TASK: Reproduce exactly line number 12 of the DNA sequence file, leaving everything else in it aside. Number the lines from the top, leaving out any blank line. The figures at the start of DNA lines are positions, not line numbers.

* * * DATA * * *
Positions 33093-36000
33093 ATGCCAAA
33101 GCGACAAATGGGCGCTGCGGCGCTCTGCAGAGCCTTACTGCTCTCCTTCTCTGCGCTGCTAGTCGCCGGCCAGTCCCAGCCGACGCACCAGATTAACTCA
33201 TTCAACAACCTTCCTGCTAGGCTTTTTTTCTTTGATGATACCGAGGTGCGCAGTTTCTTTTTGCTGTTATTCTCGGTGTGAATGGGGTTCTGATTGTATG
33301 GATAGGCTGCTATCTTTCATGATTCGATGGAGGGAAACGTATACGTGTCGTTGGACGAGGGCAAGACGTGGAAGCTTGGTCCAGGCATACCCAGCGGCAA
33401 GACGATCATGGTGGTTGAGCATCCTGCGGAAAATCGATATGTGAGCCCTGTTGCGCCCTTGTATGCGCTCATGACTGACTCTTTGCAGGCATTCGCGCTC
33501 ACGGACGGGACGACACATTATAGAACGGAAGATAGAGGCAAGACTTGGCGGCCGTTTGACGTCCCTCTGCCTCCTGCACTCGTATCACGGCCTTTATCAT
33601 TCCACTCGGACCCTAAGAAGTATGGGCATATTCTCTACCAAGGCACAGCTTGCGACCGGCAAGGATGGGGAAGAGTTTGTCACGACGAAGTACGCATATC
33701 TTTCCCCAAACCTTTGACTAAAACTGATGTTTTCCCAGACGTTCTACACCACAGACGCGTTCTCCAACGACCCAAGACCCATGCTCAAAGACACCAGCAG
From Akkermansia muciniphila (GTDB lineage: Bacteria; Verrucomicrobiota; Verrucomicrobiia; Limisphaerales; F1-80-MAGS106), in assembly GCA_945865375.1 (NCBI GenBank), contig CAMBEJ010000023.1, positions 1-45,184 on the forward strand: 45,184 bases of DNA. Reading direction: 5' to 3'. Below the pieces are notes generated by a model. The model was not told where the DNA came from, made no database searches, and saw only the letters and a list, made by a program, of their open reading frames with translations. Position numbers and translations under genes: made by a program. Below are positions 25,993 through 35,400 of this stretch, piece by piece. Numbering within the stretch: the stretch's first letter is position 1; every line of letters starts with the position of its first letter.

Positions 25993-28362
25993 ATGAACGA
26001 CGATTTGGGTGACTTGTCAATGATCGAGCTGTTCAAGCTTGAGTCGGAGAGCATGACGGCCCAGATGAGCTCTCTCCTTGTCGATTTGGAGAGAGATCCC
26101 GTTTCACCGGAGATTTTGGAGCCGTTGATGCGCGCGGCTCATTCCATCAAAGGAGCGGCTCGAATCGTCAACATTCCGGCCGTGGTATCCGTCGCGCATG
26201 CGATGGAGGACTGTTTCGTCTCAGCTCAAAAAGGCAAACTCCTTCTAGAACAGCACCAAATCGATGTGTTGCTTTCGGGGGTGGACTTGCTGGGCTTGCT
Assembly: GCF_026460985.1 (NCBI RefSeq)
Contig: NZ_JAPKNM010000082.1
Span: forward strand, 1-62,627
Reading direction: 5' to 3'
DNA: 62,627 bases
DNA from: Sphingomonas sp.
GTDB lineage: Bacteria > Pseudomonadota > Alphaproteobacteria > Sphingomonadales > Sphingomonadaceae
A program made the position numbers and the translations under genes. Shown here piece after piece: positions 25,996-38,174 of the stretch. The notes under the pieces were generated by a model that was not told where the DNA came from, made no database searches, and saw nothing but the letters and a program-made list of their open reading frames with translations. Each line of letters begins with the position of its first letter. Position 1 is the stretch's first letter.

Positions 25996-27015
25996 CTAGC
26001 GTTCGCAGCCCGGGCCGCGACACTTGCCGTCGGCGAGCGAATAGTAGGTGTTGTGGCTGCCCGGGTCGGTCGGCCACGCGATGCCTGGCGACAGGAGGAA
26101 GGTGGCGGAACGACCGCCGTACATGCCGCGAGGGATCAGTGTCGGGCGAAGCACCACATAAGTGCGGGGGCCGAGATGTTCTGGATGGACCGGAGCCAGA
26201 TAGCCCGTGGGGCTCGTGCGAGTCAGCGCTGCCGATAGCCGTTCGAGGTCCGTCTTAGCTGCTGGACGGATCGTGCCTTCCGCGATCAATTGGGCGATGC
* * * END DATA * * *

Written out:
25993 ATGAACGA